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Leftovers: Gaming

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Gaming
  • Elite: Dangerous might be getting Linux version, hints a job opening

    This information isn't based on much, though the job description is specifically for a systems programmer for helping to create cross-platform libraries for online services, and it does mention having the ability to "...write platform-independent code for deployment on Windows, Mac OSX, Linux, and current generation consoles."

  • End of the year benchmarks, GTX 760 and R7 370

    It's been a while since I last dug up my 760 and did some benchmarking, so I decided that I would run some to celebrate the last days of 2015. I've picked some new games this time around to show the performance of both the open source and the proprietary drivers.

  • A closer look at some DRM free Linux games available on itch.io

    Itch.io has fast become a popular distribution platform among developers for its many and flexible tools for distributing and promoting games. The co-op bundles, which lets developers team up to bundle their games and agree on the split caught my attention when it was announced in April. There have been some interesting bundles since, but from what I've seen as an outsider, it hasn't generated much attention. The desktop app instantly became much more popular when it was released earlier this month, and it's the first real DRM free alternative we've had to the Steam client for Linux in a while (not counting clients independent of distribution platforms, like Lutris).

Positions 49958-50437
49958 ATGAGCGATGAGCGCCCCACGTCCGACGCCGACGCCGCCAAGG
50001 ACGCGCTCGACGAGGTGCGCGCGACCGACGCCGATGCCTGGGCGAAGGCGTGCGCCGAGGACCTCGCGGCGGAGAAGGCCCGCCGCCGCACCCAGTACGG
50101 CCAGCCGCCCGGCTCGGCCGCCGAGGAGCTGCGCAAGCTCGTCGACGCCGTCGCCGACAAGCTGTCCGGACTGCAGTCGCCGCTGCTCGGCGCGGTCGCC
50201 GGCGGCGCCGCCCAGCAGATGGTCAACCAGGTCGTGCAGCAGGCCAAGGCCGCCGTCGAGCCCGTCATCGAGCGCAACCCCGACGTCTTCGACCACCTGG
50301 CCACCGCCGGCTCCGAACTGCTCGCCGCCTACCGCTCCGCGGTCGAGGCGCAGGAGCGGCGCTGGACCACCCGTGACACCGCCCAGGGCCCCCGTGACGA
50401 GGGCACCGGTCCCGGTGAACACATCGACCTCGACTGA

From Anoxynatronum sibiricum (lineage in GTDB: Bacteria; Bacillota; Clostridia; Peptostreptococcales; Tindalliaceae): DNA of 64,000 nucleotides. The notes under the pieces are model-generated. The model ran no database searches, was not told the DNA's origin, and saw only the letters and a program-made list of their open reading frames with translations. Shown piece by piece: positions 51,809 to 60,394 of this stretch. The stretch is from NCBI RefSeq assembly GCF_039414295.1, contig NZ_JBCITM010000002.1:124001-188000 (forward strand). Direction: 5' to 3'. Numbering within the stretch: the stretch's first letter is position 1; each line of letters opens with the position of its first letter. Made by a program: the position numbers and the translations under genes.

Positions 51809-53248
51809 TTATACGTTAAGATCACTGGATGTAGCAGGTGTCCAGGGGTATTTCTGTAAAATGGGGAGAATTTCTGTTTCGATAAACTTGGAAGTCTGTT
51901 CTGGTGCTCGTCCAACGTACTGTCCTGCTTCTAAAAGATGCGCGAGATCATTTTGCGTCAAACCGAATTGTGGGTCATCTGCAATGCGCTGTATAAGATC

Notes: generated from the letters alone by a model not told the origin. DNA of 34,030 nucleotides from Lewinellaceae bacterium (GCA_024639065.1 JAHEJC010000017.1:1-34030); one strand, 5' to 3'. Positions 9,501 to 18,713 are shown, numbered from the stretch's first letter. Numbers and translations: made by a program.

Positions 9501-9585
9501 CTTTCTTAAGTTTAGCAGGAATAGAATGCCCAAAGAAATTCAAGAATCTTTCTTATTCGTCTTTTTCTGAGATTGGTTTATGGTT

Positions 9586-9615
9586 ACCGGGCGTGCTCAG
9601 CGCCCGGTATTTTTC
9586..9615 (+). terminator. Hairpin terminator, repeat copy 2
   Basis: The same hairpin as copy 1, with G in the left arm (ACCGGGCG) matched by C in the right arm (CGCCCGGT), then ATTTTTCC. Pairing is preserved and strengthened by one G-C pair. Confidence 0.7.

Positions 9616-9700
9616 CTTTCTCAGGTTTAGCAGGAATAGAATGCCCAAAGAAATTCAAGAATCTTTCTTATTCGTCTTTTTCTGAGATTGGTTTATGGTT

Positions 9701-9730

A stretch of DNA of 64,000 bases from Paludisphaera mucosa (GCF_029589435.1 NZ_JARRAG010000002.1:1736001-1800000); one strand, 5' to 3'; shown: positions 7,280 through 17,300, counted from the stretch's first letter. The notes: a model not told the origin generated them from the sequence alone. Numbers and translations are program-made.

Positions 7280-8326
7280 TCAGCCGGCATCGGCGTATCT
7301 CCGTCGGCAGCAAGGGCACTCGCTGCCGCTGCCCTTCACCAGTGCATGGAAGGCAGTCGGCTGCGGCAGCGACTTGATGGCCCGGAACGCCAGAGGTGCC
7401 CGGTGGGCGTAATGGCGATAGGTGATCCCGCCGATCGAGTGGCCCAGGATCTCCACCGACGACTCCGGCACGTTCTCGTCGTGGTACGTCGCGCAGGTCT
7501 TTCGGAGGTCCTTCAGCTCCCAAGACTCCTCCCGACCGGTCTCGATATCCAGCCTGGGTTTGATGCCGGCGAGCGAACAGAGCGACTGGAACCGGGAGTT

What many might not know is that itch.io isn't just host of jam games and thousands of amateur projects, but that it also has a good selection of high-quality professional games, like Gone Home, Tales of Maj'Eyal, Electronic Super Joy, VVVVVV and Super Win the Game. You'll also find several of my biggest favorites from this year there, including Dropsy, Snakebird, BLACKHOLE, A Good Snowman is Hard to Build, and many more.

    Here's a look at some popular games released on itch.io this year that we didn't cover before.

More in Tux Machines

today's howtos

  • How to install Deltarune Chapter 2 on a Chromebook

    Today we are looking at how to install Deltarune Chapter 2 on a Chromebook. Please follow the video/audio guide as a tutorial where we explain the process step by step and use the commands below.

  • How to Install Spotify on Ubuntu 20.04 Linux

    Spotify is an on-demand music company that gives us access to listen to millions of songs and podcasts for a monthly fee. It has been a revolution in music consumption on the Internet. The right music or podcast is always at your fingertip You can access it on your phone, your computer, your tablet, and more. Some of the most prominent features of Spotify are Equalizer, Listening history, Spotify Connect, Search, Listen offline and you can also listen offline. You can visit the official site to learn more about the features. Spotify is available for Android, iOS, and Windows. A great sign that Linux is also being taken into account. There is a Spotify client for the Linux family and mainly for Ubuntu 20.04 which is perhaps one of the most popular distributions.

  • How to Completely Uninstall Google Chrome From Ubuntu